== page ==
- Silvia González, Lucía Fernández, Ana Belén Campelo, Diana Gutiérrez, Beatriz Martínez, Ana Rodríguez, Pilar García. (2017). The behavior of Staphylococcus aureus dual-species biofilms treated with bacteriophage phiIPLA-RODI depends on the accompanying microorganism. Applied and Environmental Microbiology 83(3): e02821. (Q1) IF: 3.807
- Abedon, S.; García, P.; Mullany, P. and Aminov, R. (2017). Editorial: Phage therapy: past, present and future. Frontiers in Microbiology. 8: 981. doi: 10.3389/fmicb.2017.00981 (Q2) IF: 4.076
- Lucía Fernández, Silvia González, Ana Belén Campelo, Beatriz Martínez, Ana Rodríguez and Pilar García. (2017). Low-level predation by lytic phage phiIPLA-RODI promotes biofilm formation and triggers the stringent response in Staphylococcus aureus. Scientific Reports 7, 40965; doi: 10.1038/srep40965 (Q1) IF: 4.259
- Gutiérrez D.; Fernández L.; Martínez B.; Ruas-Madiedo P., García P.; Rodríguez A. (2017). Real-Time Assessment of Staphylococcus aureus Biofilm Disruption by Phage-derived Proteins. Frontiers in Microbiology 8: 1632 (Q2) IF: 4.076
- Fernández, L.; González, S; Campelo, A.B.; Martínez, B.; Rodríguez, A. and García, P. (2017). Downregulation of autolysin-encoding genes by phage-derived lytic proteins inhibits biofilm formation in Staphylococcus aureus. Antimicrobials Agents and Chemotherapy 61 (5): e02724-16. https://doi.org/10.1128/AAC.02724-16 (Q1) IF: 4.302
|Principal Investigator||Title||Funding Body||Reference No||Duration||Researchers|
|Beatriz Martínez||Structure and function of bacteriocin Lcn972: determination of binding to Lipid II domain and target cells||MCINN||BIO2010-17414||2011 – 2013||Ana Rodríguez|
|Beatriz Martínez||Increasing dairy productivity and food safety using biocontrol||MINECO: joint action with New Zealand||PRI-AIBNZ-2011-1043||2011 – 2013||Ana Rodríguez|
|Juan C. Alonso||FAGOMA (Spanish Network of Bacteriophages and Transducing Elements)||MICINN||BFU2010-10469-E||2011 – 2012||Pilar GarcíaBeatriz Martínez|
|Jan Wedekind (IRIS Spain)||Smartmilk: a novel system for the treatment of milk, based on the combination of ultrasounds and pulse electric field technologies||EU 7th Framework Programme (SME Project)||FP7-261591||Oct 2010 – Mar 2013||Ana Rodríguez|
|Fernando Vicente (SERIDA: Regional Agri-Food Research and Development Service of Asturias)||’Small-scale’ milk production as a tool for boosting economic development in the Central Mexican Plateau||Cooperation Project: AECID (Spanish Agency for International Development Cooperation) – DGPOLDE (General Office for Planning and Evaluation of Development Policies)||AECID11-CAP2-1526||2011 – 2013||Ana Rodríguez|
|Pilar García||Control of mixed biofilms of Staphylococcus aureus in the food industry by using bacteriophages and phage-derived proteins||MICINN||AGL2012-40194-C02-01||2013 – 2015||Ana Rodríguez|
|Beatriz Martínez||New biopreservatives for the food industry||Scientific partnership project for developing i-COOP cooperation (Spain-Mexico)||COOPA200015||2014 – 2015||Ana Rodríguez|
|Beatriz Martínez||Improvement of the biotechnological yield of Lactococcus lactis by modulating the cellular wall||MINECO||BIO2013-46266-R||2014 – 2017||Ana Rodríguez|
|Ana Rodríguez||Research teams funding: DairySafe Team||Science, Technology and Innovation Programme 2013-2017, Principado de Asturias, Spain||GRUPIN14-139||2014 – 2017||Beatriz MartínezPilar García|
Ana B. Campelo
Juan E. Suárez
|Pilar García||FAGOMA II (Spanish Network of Bacteriophages and Transducing Elements II)||MINECO||BIO2015-70394-REDT||2015 – 2018||Ana RodríguezBeatriz Martínez|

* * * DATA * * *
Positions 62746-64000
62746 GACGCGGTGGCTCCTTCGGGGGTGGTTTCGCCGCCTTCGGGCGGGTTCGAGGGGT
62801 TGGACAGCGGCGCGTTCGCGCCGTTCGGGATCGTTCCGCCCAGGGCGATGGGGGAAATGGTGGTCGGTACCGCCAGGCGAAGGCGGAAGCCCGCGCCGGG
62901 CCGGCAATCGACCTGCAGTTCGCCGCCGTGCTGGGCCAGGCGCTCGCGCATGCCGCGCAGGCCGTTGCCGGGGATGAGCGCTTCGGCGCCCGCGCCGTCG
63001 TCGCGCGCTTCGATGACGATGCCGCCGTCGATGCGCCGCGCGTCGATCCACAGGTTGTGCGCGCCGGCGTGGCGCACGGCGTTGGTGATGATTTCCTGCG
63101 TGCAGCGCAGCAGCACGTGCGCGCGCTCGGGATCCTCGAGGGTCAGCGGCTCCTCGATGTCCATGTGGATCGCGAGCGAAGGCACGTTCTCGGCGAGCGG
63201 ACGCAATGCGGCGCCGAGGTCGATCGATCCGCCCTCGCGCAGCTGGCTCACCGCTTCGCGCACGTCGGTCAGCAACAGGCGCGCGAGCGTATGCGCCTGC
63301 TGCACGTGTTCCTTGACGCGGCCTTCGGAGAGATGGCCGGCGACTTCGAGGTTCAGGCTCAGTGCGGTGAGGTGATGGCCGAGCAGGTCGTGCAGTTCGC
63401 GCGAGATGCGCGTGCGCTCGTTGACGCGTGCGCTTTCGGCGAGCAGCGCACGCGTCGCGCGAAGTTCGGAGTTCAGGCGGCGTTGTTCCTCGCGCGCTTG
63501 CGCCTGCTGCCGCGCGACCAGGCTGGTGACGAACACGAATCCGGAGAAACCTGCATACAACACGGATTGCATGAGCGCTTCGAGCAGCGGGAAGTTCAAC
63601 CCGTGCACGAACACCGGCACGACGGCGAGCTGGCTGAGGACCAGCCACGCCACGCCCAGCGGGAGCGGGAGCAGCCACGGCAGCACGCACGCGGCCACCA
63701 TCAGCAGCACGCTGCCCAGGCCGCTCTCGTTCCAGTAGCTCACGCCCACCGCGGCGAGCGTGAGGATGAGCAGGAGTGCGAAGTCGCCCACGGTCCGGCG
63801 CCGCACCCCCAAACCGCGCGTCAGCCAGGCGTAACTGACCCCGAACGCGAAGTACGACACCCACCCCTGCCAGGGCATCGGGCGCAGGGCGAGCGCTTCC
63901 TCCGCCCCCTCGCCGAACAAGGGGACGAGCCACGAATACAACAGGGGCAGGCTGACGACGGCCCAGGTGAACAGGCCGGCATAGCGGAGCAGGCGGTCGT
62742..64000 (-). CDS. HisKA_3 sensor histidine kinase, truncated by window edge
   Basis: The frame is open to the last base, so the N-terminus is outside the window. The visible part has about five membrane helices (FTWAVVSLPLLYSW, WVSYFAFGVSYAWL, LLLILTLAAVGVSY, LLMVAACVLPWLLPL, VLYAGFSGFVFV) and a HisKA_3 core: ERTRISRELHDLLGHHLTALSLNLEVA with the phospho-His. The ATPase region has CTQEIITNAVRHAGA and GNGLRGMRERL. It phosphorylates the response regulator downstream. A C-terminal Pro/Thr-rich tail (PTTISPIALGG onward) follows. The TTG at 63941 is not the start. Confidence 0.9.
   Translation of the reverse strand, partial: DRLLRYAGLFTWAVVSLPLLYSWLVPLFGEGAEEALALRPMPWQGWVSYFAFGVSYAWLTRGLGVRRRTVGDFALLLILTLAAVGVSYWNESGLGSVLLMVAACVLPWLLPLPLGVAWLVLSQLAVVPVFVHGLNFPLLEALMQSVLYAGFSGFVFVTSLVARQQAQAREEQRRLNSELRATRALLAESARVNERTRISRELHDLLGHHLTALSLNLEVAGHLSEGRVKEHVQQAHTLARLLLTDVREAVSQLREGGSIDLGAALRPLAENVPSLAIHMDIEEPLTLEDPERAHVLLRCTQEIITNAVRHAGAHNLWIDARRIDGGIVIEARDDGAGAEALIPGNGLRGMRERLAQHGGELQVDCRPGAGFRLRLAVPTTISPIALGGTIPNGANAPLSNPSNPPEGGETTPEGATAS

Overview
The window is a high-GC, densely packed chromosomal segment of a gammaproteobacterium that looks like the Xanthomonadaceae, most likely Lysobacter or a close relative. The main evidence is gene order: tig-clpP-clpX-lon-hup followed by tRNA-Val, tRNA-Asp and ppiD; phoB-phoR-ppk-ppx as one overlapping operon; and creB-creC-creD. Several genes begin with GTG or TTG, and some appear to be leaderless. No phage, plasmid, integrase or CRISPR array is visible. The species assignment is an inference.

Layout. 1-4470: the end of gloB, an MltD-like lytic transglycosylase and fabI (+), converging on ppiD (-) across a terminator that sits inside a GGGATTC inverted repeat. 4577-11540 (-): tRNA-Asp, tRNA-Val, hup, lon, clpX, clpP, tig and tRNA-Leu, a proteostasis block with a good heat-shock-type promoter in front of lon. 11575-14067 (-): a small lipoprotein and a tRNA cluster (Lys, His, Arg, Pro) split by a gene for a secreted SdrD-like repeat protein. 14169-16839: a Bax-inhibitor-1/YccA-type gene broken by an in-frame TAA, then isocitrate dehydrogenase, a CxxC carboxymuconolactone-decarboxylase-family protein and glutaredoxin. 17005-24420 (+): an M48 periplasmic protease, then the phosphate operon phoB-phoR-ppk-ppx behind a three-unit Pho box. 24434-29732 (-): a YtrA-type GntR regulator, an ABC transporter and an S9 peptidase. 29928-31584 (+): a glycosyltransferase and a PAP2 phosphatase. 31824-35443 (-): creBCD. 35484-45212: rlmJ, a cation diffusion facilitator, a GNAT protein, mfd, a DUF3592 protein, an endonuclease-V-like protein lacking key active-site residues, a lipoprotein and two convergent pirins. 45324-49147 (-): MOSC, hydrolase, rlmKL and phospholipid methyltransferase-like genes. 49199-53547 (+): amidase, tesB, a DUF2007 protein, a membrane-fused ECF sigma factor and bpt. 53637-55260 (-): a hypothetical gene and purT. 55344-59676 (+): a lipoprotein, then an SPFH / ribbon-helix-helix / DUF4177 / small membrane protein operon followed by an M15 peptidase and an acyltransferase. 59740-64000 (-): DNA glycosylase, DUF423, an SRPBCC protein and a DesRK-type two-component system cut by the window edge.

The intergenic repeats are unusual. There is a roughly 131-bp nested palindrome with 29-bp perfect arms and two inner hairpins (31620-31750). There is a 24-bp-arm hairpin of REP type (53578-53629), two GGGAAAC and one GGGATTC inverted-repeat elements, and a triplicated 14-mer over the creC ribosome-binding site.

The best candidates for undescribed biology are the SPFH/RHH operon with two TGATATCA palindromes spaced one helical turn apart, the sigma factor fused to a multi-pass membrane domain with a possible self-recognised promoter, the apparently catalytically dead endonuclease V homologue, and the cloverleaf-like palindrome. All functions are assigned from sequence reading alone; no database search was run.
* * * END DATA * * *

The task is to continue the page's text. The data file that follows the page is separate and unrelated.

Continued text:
|Ana Rodríguez||Bacteriophage lysins as alternatives to antimicrobial treatment||EU ERA-NET||BLAAT ID: 67||2016 – 2018||Pilar GarcíaBeatriz Martínez|
|Pilar García||Bacteriophages and phage proteins: a step towards their application in the food industry||Ministerio de Economía, Industria y Competitividad||AGL2015-65673-R||2016 – 2018||Ana Rodríguez|
|Ana Rodríguez||Phage endolysins as biopreservatives and/or disinfectants for the food industry as an alternative to antibiotic treatment||Intramural CSIC Project||201670e040||April 2016 – March 2019||Diana Gutiérrez|
|Ana Rodríguez||Study of the bacterial response of biofilms treated with bacteriophages||Intramural CSIC Project||201770e016||January 2017 – December 2018||Lucía Fernández|
|Beatriz Martínez||Functional analysis of the cell envelope stress response in Lactococcus lactis and its consequences for bacteriophage infection||Ministerio de Economía, Industria y Competitividad||BIO2017-88147-R||2018 – 2020||Ana Rodríguez|
|Ana Rodríguez||Research teams funding: DairySafe Team (Ref. ) (): PI:. Researchers:||Science, Technology and Innovation Programme 2018-2020, Principado de Asturias, Spain||IDI/2018/000119||2018-2020||Beatriz Martínez FernándezPilar García Suárez|
Lucía Fernández Llamas
Diana Gutiérrez Fernández
Lucía Escobedo Martín.
|Supervisors||Title||PhD Student||Organisation||Date of Viva||Classification|
|Beatriz Martínez FernándezAna Rodríguez González||Molecular response mechanisms to stress applied to the cell wall in Lactococcus lactis||Clara Roces Rodríguez||Faculty of Biology, Universidad de Oviedo.||08/02/2013||Cum LaudeEuropean Honours.|
|Pilar García SuárezAna Rodríguez González||The potential of phages and phage proteins for eliminating biofilms formed by Staphylococci||Diana Gutiérrez Fernández||Faculty of Biology, Universidad de Oviedo||8/5/2015||DistinctionInternational Honours|
|Patricia G.Mendoza GarcíaMario Ramírez Lepe|
Beatriz Martínez Fernández
|Isolation and characterisation of bacteriocin-producing lactic acid bacteria in regional artisan cheeses||Silvia Portilla Vázquez||Instituto Tecnológico de Veracruz (Veracruz Technological Institute), Mexico||15/06/2015||Pass (unanimous)|
- Enhanced staphylolytic activity of the Staphylococcus aureus bacteriophage vB_SauS-phiIPLA88 HydH5 virion associated peptidoglycan hydrolase: fusions, deletions and synergy with LysH5
Inventors: David M. Donovan, Lorena Rodríguez-Rubio, Beatriz Martínez, Ana Rodríguez, Pilar García.
Application No: US13298966
Patent Assignment: 501810442 (6 February 2012)
Priority Country: US
Owner: CSIC – USDA (United States Department of Agriculture)
Priority Date: 17/11/2011
US Patent No 8,986,695, issued on 24/03/2015
- Chimeric protein with high antimicrobial activity
Inventors: Diana Gutiérrez, Beatriz Martínez, Pilar García, Ana Rodríguez, Lorena Rodríguez-Rubio, Rob Lavigne
Application No: PCT/EP2018/082715 (27 November 2018)
Reference Number: EP1641.1323